Every team in every league that decided to return to play after the pandemic shutdown was going to struggle to hold onto their form from before the break. Three months without playing, and weeks and weeks of not even training, made everything a crapshoot. For teams that seemingly had something magical going on, it has proven even harder.
Leicester City and Sheffield United looked poised to crash the Champions League party in England when things shut down. Leicester were comfortably in third and looking, odds-on, to bring Champions League football back to Leicester for only the second time in the club’s history. Sheffield United was tied for fifth, which could yet be a Champions League place depending on the outcome of Manchester City’s European ban appeal, and just two points behind Chelsea for fourth and automatic qualification. Both teams were playing some of the more surprising and fun soccer in the league. Certainly their presence made for a more interesting product, which can seem like a closed club at the top a lot of the time.
And now both need to be told that the league has in fact restarted.
Neither has won any of the four games they’ve played since returning, with each having crashed out of the FA Cup as well as not finding the win column in the league. Sheffield United has scored one goal in those, Leicester two. And neither have had the most daunting of schedules to welcome them back to play, with only Sheffield’s game against Manchester United being against a top-six contender.
For Leicester, the spiral downward started a while ago. Since getting absolutely fustigated at home on Boxing Day by Liverpool to end any hope of a title chase. It’s only won four games in the league out of 12. The hope was that the break would actually do it some good, as it doesn’t have nearly as large of a squad as some of its competitors.
That hasn’t been the case, and what’s really worrisome is that it isn’t creating a lot of chances either. Before the enforced break, Leicester routinely created around 2.0 expected-goals per match, i.e. the chances and shots it got would be expected to produce two goals based on the areas and types of shots. In the 24 matches before the shutdown, it had only failed to create more than one expected goal five times, and three of those were against Liverpool or Manchester City, when teams can expect to barely have the ball.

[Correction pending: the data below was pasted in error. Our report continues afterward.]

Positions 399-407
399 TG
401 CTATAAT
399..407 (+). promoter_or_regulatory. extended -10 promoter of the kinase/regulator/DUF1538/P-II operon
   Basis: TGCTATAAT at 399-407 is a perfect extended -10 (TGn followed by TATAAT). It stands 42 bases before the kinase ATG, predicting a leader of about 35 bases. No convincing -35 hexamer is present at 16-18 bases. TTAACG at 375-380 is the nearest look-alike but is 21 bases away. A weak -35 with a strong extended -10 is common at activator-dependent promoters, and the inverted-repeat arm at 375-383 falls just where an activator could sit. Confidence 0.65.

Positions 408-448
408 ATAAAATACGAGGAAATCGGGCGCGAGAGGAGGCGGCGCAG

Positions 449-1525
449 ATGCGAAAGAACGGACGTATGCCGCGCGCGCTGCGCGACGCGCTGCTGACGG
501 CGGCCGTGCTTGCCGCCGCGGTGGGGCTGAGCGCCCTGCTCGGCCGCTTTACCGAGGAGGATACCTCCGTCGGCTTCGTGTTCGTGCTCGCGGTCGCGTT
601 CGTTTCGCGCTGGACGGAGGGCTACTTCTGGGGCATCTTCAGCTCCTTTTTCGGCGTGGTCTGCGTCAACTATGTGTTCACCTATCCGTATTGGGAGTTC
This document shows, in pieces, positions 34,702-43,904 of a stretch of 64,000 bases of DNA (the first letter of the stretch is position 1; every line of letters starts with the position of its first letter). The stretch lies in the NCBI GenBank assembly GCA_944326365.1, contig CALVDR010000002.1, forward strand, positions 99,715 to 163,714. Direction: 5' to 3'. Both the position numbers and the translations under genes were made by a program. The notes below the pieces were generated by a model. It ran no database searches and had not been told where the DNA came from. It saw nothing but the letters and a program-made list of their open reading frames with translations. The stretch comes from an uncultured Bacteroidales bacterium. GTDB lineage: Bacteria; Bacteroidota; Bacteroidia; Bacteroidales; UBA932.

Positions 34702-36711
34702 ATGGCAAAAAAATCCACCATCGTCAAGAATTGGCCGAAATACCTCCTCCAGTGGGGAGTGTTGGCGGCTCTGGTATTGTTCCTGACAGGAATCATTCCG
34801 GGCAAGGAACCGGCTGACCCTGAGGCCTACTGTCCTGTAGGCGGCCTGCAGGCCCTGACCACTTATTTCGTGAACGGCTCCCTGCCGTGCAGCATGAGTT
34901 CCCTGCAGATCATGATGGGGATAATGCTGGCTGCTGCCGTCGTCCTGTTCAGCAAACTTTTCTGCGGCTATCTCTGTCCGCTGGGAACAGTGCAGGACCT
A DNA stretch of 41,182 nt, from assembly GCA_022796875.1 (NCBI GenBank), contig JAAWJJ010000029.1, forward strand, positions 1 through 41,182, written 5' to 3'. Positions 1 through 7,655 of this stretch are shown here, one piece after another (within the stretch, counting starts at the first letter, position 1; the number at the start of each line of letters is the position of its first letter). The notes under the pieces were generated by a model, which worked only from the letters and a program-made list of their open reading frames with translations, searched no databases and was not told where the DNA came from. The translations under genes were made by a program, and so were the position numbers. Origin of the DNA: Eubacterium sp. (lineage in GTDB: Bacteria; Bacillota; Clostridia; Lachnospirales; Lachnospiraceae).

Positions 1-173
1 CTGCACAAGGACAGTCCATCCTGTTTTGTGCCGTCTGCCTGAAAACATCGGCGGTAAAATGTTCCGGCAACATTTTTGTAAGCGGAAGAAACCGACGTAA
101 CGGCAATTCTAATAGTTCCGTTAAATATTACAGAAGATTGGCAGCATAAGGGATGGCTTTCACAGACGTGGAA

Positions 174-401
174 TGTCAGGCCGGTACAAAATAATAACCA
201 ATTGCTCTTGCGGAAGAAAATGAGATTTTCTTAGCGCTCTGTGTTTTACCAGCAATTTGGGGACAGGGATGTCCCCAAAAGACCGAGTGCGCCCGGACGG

It has failed to create over an expected goal in any of its matches since returning until Wednesday against Everton, and that was the result of being down 2-0 early and having to throw everything forward for the last hour of the match. It only scored when a clearance simply rebounded off of a prone Kelechi Iheanacho. However they go in of course, but you’d hope your team can create more than simply being in the way.
Leicester also isn’t getting anything from Jamie Vardy, who has just two goals in his last 13 games (both against decidedly batting-practice caliber Aston Villa). He’s suffering from the lack of chances being created, as he’s only had more than two shots in a match once since December. The team clearly misses Ricardo Pereira who hasn’t played since the league returned, and Youri Tielemans’ contributions have dropped. Which means it’s more and more dependent on what Ben Chillwell can create from left-back. As dangerous of a crosser as he can be, that’s hardly the most efficient way to create chances and goals.
Leicester finds itself only three points ahead of a suddenly sexy-looking Manchester United and the fine-tuned machine that is Wolves, and they could lose out on Europe altogether if they can’t level out soon.
At least it’s not looking up at them disappearing into the distance, as Sheffield United are. It’s slipped down to ninth, passed by Burnley and Spurs, and now eight points off Wolves and United. Whereas Leicester has just lost some of their teeth, Sheffield has been utterly insipid since returning. It’s managed one shot on target in each of its three league games since the return. It seemingly returned to consciousness against Arsenal on Sunday in the FA Cup, only to biff away a last-minute winner to an Arsenal side that’s been practically begging to be booted in the ass all season.
While getting mauled by United at Old Trafford can be excused, even without fans, being rolled over by a Newcastle team that generally has mittens pinned to its jacket at all times to the tune of 3-0 is decidedly worse. Sheffield managed that.
Both of these teams felt like they were playing at least slightly over their heads for most of the season, and it feels like those bills have come due. Sheffield can start to put it right with a game against Spurs on Thursday, but it would seem their chance of even a European place has been frittered away.
Leicester can still pull itself out of this spin, with a gentle slate between now and the last two games of the season, which are against Tottenham and Manchester United. Those could be vital, or it could be the dirt shoveled onto their burial plot if it can’t find chances and goals again. Spectacular crashes after glimpsing unforeseen glory are something of a finishing move for manager Brendan Rodgers, though.